Following NBC News anchor Brian Williams’ revelation that he had lied about being on a helicopter that was shot down by RPG fire during the invasion of Iraq in 2003, his credibility as a journalist has been called into question, and there is now speculation regarding his reporting during Hurricane Katrina.
The New Orleans Advocate reported that once Williams admitted to lying about his Iraq story, there was an “online feeding frenzy,” which turned the focus to his coverage of Hurricane Katrina.
In 2006, during an interview with Michael Eisner, Williams discussed the time he spent on the ground, covering Hurricane Katrina. He claimed that he had watched a man “float by face down” from his hotel room window in the French Quarter:
“When you look out of your hotel window in the French Quarter and watch a man float by face down, when you see bodies that you last saw in Banda Aceh, Indonesia, and swore to yourself that you would never see in your country.”
However, the New Orleans Advocate noted that the French Quarter is the “original high ground of New Orleans,” and “was not impacted by the floodwaters that overwhelmed the vast majority of the city.”
During a 2014 interview with Tom Brokaw, Williams claimed that while he was covering Hurricane Katrina, he “accidentally ingested some of the floodwater” and “became very sick with dysentery.”
Dr. Brobson Lutz, a former city health director who was on the street manning an EMS trailer in the French Quarter, told the New Orleans Advocate that the area was “never wet” and that as for dysentery, he didn’t recall a “single, solitary case of gastroenteritis during Katrina or in the whole month afterward.”
While Williams has yet to comment on the accusations related to Hurricane Katrina, he did issue a public apology on Wednesday for claiming he was on a helicopter that was shot down by RPG fire during the invasion of Iraq in 2003.
In his apology, William claimed that while he wasn’t on the Chinook that was hit, he was on one of the helicopters in the same formation. However, crewmembers on board the helicopter that was grounded by RPG fire claim Williams arrived at the scene an hour after the helicopter made its emergency landing, and then left shortly after, according to a report from Stars and Stripes.
In his 2003 report of the incident, Williams said, “On the ground we learned the Chinook ahead of us was almost blown out of the sky” by a rocket-propelled grenade (RPG), which “punched cleanly through the skin of the ship,” but did not explode.
In 2008, Williams retold the story in a blog post, stating once again that the Chinook helicopter flying in front of his “took an RPG to the rear rotor, as all four of our low-flying Chinooks took fire.”
However, Williams’ story changed in 2013 when he gave an account of the incident on an episode of Late Night with David Letterman. “Two of our four helicopters were hit by ground fire, including the one I was in,” Williams said.
Although Williams’ 2013 version of the story was false, he did not correct it, and went on to repeat the same lie during a broadcast of NBC Nightly News on Friday, claiming that the helicopter he was flying in was “forced down after being hit by an RPG.”
On Saturday, Lance Reynolds, one of the soldiers on board the Chinook helicopter that was hit, addressed Williams in a Facebook comment, saying that while he didn’t remember Williams being on the helicopter, he did remember the NBC team leaving the scene and flying to Kuwait to report their “war story” for the Nightly News, all while the crew from the grounded flight was “stuck in Iraq trying to repair the aircraft.”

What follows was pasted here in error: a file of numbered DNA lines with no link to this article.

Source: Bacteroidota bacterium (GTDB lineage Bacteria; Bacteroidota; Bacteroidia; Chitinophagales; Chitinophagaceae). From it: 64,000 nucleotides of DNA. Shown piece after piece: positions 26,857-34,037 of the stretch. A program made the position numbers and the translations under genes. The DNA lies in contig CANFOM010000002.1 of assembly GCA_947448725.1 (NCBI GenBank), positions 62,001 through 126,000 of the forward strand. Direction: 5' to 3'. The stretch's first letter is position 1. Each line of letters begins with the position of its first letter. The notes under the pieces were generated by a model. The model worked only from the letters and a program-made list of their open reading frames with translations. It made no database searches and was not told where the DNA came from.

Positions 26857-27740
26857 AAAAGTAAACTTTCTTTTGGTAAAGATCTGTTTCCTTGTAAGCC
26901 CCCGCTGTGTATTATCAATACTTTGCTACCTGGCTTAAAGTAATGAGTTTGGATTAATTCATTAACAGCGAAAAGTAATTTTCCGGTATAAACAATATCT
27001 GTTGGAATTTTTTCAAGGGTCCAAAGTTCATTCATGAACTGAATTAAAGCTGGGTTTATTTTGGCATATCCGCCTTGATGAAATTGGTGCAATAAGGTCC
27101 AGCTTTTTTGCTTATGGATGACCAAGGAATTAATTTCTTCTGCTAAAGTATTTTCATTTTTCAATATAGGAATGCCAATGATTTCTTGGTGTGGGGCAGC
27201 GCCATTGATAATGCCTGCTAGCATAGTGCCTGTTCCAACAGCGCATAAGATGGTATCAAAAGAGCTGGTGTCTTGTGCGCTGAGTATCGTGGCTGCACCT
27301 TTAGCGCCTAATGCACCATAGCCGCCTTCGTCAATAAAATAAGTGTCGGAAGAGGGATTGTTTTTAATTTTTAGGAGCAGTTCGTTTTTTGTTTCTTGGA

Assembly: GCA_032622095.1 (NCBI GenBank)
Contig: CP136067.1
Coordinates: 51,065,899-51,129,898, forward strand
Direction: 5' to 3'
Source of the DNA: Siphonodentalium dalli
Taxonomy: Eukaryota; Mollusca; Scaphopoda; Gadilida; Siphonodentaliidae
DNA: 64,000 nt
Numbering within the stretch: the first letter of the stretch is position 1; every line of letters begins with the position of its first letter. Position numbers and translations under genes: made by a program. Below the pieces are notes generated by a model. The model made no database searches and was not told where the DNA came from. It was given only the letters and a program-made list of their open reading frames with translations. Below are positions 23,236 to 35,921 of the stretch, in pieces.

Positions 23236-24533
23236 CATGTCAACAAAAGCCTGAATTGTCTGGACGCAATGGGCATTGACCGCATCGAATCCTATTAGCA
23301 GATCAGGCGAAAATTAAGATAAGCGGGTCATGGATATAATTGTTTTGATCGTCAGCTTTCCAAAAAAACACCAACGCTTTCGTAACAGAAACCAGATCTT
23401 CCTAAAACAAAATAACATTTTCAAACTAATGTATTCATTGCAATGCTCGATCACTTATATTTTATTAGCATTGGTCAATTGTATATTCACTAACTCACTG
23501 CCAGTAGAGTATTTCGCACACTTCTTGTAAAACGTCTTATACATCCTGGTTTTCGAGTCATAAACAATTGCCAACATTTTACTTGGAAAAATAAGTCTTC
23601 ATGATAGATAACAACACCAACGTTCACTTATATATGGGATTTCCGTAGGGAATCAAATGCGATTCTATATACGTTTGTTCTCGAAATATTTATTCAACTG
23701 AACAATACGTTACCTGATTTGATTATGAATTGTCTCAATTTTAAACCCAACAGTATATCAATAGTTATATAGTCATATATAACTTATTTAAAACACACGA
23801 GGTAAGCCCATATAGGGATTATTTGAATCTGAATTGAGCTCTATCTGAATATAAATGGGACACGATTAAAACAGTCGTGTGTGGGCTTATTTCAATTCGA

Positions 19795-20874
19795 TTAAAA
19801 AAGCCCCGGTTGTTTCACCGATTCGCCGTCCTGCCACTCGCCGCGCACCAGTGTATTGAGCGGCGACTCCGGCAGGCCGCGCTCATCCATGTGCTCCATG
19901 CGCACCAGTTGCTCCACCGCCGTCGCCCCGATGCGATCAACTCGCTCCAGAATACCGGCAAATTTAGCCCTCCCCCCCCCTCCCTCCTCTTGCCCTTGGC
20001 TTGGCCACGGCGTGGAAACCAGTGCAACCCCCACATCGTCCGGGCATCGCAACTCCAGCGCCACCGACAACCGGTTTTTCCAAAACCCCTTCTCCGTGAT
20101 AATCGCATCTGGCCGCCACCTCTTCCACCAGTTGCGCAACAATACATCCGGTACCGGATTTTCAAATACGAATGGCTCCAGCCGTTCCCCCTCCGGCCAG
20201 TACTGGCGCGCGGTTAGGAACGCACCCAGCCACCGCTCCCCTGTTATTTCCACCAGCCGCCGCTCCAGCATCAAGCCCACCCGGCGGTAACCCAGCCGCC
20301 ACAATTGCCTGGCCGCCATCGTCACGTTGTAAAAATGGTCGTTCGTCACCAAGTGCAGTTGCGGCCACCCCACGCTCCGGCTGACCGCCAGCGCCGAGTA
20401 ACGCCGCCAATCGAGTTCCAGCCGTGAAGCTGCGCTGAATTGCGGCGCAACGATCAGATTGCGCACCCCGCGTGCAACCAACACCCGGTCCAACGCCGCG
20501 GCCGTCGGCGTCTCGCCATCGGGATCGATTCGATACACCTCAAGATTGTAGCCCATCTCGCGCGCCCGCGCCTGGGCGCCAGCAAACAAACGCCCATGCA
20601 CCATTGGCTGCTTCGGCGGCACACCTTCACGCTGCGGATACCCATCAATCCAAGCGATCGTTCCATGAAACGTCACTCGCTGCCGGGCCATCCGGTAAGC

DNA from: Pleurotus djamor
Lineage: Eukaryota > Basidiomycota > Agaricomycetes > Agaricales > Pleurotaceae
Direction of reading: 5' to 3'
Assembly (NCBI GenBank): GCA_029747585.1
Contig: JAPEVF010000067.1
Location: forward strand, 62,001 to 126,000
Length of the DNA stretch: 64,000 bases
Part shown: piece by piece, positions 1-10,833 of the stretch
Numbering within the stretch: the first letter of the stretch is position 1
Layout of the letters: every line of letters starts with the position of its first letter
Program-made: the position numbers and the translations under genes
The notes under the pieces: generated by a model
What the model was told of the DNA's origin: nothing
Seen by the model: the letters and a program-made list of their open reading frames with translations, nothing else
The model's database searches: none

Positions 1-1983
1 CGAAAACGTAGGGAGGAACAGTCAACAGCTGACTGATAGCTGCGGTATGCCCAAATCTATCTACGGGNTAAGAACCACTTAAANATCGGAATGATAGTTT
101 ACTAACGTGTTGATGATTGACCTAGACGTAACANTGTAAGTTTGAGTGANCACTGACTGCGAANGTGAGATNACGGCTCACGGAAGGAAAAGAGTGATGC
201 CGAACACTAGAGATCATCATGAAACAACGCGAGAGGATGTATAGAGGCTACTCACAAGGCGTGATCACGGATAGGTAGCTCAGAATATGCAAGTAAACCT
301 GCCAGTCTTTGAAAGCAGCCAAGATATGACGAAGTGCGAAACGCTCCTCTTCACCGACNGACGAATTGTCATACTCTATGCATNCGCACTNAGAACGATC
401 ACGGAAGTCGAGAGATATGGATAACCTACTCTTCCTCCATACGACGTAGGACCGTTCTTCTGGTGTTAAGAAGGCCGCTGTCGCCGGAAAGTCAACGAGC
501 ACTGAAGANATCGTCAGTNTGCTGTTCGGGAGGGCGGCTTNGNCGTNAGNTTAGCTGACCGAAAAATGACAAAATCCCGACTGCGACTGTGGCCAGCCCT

Williams replied to the comment, saying that Reynolds, along with several others who had called Williams out on the inaccurate report, were right, and that he “felt terrible about making this mistake.” Williams wrote that he “was in fact on the Chinook behind the bird that took the RPG in the tail housing just above the ramp.”
On Wednesday, Williams issued a public apology on the Nightly News, claiming that he had made a mistake.
“I made a mistake in recalling the events of 12 years ago and it did not take long to hear from some of the brave men and women in the air crew who were also in that desert,” said Williams. “I want to apologize, I said I wasn’t traveling in an aircraft that was hit by RPG fire. I was instead in the following aircraft. We all landed after the ground fire.”
While Williams claimed that he was riding in the helicopter “following” the Chinook that was hit by RPG fire, he made it sound as if his helicopter landed shortly after.
In contrast, those who were actually on board the 159th Aviation Regiment’s Chinook that was hit told Stars and Stripes that Williams was “nowhere near that aircraft or two other Chinooks flying in the formation that took fire.” Instead, the crewmembers claimed Williams “arrived in the area about an hour later on another helicopter after the other three had made an emergency landing.”
Stars and Stripes reported that Williams and his NBC news team only stayed on the scene for “about 10 minutes,” before they left “to see the Army armored units that had been guarding the nearby Forward Operating Base Rams.”
On Thursday, Ben Swann addressed the story on RT America’s newscast, and he pointed out that while the crew members’ stories have not been verified, if they do turn out to be true, it will mean that not only was Williams’ story untrue, “the 2003 story that aired on NBC News is untrue as well.”
Swann was joined by RT Producer Tyrel Ventura to discuss the potential impact of the crewmembers’ claims being true and NBC News providing a false report. Watch the full video below:
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